Confor has urged Scottish Government to do more to meet its announced woodland plants targets.
In November 2015, Scottish First Minister Nicola Sturgeon promised to deliver 100,000 hectares of new woodland in the decade to 2022, but the process has still a long way to go.
In particular planting targets could be affected by the long and complex approving applications process, exacerbated by the switch to a new computer system.
"We welcome the Scottish Government's planting ambitions, but if we are to deliver their targets, we need to get everything working better, whether it's new computer systems now or the process of approving new planting schemes in future", said Confor Chief Executive Stuart Goodall.
"Initially, the target required 10,000 hectares of new planting a year. We have not been meeting this and Confor calculates that we now need around 13,000 hectares a year to hit the target by 2022. This needs to include 8-9,000 hectares annually of productive conifer species - softwoods which supply the timber needed by Scotland's wood processing businesses. They are investing around £50 million a year, but need the long-term supply of wood guaranteed", Mr. Goodall adedd.
Forestry and wood processing represent a vital portion of Scottish Economy - as recently highilighted by a Forestry Commission Scotland report - contributing £1 billion to Scotland's economy and employing thousands of workers.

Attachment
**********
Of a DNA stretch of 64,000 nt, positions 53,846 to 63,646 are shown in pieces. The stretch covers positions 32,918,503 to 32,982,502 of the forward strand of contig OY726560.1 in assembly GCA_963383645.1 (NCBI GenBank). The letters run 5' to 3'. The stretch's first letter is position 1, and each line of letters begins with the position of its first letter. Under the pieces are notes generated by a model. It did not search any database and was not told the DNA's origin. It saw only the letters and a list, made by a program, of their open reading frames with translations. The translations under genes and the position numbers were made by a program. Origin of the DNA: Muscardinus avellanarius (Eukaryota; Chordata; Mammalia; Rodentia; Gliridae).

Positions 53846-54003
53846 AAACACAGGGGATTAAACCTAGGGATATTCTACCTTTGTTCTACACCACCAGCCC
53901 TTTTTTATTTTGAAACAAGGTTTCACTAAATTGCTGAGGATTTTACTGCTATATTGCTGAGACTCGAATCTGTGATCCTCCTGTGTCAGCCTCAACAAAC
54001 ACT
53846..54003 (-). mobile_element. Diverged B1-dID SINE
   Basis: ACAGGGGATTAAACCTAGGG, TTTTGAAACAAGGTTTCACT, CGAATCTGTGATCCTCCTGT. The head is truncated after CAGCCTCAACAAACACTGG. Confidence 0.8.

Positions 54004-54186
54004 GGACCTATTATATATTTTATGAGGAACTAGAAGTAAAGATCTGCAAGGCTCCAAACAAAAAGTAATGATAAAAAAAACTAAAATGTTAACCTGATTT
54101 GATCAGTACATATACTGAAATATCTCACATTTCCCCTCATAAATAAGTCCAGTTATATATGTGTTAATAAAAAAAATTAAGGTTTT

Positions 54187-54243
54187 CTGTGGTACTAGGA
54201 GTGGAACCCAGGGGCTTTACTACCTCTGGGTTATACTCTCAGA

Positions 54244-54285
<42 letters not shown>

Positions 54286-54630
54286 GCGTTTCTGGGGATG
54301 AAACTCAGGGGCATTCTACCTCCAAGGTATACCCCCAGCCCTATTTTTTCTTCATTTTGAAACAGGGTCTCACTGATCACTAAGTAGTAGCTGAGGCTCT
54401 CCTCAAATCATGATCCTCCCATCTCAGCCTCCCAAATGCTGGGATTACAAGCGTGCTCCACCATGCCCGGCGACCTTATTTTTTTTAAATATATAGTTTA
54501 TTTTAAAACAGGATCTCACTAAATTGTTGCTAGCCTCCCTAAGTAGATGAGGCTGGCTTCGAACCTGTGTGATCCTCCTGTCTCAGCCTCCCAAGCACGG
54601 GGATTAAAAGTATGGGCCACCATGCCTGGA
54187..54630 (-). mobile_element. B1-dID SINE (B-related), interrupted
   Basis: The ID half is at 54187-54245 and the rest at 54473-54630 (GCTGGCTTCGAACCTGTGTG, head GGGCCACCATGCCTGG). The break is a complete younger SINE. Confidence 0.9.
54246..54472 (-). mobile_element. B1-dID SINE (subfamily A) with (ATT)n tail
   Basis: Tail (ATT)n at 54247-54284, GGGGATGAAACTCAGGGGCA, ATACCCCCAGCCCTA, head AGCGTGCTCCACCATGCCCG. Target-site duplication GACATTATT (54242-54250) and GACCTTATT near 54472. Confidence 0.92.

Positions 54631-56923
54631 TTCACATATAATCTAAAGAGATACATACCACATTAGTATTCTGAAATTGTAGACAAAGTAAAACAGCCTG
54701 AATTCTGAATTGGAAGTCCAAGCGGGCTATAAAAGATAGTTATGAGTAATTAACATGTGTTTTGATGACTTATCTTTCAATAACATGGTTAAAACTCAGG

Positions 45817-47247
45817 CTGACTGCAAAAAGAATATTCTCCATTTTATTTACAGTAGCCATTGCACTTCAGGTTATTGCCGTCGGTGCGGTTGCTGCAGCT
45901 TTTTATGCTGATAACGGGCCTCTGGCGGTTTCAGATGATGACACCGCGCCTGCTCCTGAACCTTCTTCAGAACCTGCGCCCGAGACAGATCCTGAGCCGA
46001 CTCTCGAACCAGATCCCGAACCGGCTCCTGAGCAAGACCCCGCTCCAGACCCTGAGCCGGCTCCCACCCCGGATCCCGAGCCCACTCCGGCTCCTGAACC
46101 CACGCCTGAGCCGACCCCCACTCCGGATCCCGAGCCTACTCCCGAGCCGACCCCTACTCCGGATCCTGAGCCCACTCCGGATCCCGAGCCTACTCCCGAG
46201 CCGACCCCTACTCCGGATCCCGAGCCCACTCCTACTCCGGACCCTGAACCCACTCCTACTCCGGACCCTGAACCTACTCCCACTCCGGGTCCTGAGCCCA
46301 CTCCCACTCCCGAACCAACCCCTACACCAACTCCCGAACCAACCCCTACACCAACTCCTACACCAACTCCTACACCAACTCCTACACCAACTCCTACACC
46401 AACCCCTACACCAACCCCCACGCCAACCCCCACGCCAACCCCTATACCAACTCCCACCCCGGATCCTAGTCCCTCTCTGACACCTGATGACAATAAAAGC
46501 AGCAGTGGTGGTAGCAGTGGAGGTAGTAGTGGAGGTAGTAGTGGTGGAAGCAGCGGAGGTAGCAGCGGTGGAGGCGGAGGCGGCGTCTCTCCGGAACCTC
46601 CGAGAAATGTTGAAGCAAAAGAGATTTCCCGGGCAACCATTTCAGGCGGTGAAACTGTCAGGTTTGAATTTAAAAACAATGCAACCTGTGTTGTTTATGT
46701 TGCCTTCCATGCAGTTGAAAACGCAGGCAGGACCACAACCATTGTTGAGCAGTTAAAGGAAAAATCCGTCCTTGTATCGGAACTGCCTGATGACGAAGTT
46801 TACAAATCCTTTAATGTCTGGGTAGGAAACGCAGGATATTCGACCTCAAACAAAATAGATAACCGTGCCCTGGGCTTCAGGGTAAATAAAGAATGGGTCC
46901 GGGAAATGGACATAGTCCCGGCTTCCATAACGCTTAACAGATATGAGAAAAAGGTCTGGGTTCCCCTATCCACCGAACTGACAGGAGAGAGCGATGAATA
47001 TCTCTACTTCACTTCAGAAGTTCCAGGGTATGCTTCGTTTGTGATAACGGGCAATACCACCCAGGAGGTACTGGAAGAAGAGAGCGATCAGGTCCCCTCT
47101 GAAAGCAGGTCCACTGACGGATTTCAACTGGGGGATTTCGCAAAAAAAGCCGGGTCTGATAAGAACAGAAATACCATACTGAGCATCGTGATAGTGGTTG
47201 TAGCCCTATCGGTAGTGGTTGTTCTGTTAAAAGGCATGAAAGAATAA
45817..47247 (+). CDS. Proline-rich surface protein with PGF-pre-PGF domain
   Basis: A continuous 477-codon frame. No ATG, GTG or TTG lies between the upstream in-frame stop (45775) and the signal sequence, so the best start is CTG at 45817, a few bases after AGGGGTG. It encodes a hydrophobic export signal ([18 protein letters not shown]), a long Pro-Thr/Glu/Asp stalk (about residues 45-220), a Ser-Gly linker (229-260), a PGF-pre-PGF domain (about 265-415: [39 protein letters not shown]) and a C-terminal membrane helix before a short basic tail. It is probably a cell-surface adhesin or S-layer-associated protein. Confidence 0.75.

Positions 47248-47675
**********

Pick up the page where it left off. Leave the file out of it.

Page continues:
"If we plant now, we secure the future of rural communities where forestry and timber is becoming a real bedrock employer, from tree nurseries through to hi-tech sawmills. Planting trees also soaks up carbon and helps to prevent flooding by 'slowing the flow' of water in upland areas - as well as providing great habitats for wildlife and for recreation", said Mr. Goodall.
"We will also be discussing with Aileen McLeod (Scottish Forestry MInister e.d.) the importance of the government continuing to provide funding for the Strategic Timber Transport Fund. This fund has been enormously helpful in taking timber off rural roads - by creating new forest roads to bypass local communities. Where that is not possible, it has supplemented local authority's roads budgets to improve minor roads to make them fit for purpose for today's needs", Confor CEO concluded.